Jokers Notebook ~ Module #26

This is the training plan for the 26th week of the Jokers Training Program. This is a loaded training week; and it might take you more than a week to work through all the progressions. We will focus on lateral distance exercises, with discussions of the Accelerating Step and Triangular Pressure.

These exercises were based on an NDAL game from April of 2017. The course map—at the end of this document—will help you set equipment for this week’s exercises.

Accelerating Step

An “Accelerating Step” defined in simple terms is a fast step the handler takes just as the dog is passing. The step is intended to goose the dog forward.

This is a simple enough exercise.

We are basically practicing a progressive send to the pipe tunnel. However, in order to practice the “Accelerating Step” we must give the dog a chance to pass the handler who will practice the step.

In looking at the video (above) the exercise might have been better served by taking jump #1 from its other side. That being said, starting the sequence with a Back-pass might very well set up the accelerating step. So we could dispense with jump #1.

Tunnel Dogwalk Wrap

In this exercise we want to teach the dog to make the transitions between tunnel and dogwalk with the handler using directional commands.

In the drawing above the handler would use a “Right” command in both transitions. You could mirror this exercise to practice the transitions with a “Left” command.

Scale this exercise for the skill and experience of the dog.

Triangular Pressure

A dog tends to move in a path parallel to the handler’s path. A stationary handler has no path. One of the hardest things to teach a handler who is accustomed to running parallel to his dog, is what he should do when not running.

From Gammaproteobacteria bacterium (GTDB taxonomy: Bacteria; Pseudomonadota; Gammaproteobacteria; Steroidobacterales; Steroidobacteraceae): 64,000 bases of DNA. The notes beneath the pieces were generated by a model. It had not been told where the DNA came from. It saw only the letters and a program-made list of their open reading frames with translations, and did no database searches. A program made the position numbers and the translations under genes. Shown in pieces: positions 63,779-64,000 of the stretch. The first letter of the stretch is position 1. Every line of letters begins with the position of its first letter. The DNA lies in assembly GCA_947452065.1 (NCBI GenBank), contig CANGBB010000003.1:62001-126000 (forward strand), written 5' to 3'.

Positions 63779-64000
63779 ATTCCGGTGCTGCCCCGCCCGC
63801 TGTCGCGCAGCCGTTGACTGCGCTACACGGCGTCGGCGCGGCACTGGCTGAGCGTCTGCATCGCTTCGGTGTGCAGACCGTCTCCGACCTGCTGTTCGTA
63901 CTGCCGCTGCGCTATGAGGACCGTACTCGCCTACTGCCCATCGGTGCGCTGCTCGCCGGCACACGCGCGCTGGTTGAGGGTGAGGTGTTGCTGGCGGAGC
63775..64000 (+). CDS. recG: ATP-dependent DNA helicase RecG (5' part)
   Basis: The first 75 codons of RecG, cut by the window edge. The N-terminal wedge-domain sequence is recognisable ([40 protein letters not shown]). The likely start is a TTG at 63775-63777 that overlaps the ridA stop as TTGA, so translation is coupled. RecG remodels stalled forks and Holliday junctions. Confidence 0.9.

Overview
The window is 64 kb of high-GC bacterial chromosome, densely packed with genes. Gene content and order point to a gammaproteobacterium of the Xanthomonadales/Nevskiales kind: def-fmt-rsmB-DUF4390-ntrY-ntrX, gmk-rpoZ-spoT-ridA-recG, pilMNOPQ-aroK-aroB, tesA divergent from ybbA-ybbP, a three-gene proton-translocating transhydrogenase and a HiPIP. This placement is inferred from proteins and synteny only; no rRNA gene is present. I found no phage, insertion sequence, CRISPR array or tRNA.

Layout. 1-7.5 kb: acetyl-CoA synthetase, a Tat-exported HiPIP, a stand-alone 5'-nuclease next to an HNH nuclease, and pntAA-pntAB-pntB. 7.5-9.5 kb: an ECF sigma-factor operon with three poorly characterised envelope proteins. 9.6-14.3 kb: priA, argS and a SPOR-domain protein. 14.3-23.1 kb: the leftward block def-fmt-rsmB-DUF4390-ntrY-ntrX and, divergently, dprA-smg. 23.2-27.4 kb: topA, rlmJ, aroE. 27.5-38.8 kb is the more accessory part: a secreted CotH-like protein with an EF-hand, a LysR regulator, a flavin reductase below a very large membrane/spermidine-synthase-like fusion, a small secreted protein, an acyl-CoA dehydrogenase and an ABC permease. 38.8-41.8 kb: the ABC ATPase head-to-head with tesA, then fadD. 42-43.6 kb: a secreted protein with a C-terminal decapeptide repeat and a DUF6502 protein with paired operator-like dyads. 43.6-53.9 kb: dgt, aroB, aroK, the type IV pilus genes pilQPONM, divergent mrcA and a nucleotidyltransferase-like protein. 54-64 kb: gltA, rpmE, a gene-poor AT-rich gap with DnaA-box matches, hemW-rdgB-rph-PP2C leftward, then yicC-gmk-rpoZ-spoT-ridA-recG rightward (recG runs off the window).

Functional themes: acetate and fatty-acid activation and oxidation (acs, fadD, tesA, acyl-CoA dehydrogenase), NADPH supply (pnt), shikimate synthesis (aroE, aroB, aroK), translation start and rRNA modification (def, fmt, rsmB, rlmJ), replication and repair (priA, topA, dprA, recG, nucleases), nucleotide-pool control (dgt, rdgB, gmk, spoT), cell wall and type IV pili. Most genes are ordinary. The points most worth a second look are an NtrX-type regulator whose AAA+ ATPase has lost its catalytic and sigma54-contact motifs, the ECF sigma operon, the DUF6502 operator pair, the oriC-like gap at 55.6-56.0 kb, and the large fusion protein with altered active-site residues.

And the answer is: The handler should face and give movement to the next target obstacle, creating “triangular pressure.”

In this exercise the objective is for the handler to work at a progressive lateral distance to the dog as the dog does jump #3 and the tire at #4. Jump #3 quickly emerges as the obstacle on which the handler should provide focus. Focus can be defined as what the handler is looking at, facing, pointing towards, and moving towards if there is any movement at all. We’ve left the lines of the dog’s path and the handler’s path on the course map so that you can see the “triangle”.

The red lines represent the lateral distance progressive. We begin by working close and gradually work farther and farther away.

The video above shows the entire progression of this exercise.

Lateral A-frame

This is a simple enough exercise. The objective is to teach the dog to assume and maintain a two-on/two-off dismount of the A-frame while the handler remains in motion. The release should be verbal, and not at all based on handler movement.

The drawing here shows the basic exercise. The red lines illustrate the direction of the training progression. The handler increase in lateral distance should be modest and incremental.

This video shows the complete progressive exercise (with a dog that really needs this training).

Time Warp

The sequences in this lesson plan have been used in competition for a game called “Time Warp”. The briefing for the game is on the header of the course map.

You’ll note that the course design for the game was a Gilday/Houston collaboration. It shouldn’t be a shock that of 117 runs Gilday took 1st place with her girl Leela (20 on the bonus in 35.33 seconds for a final score of 15.33):

And Houston took 2nd place with is boy Kory (20 on the bonus in 36.8 seconds for a final score of 16.8):

Video Homework

Send links to one or more recordings of the exercises in this module.

BLOG1598 JNm26

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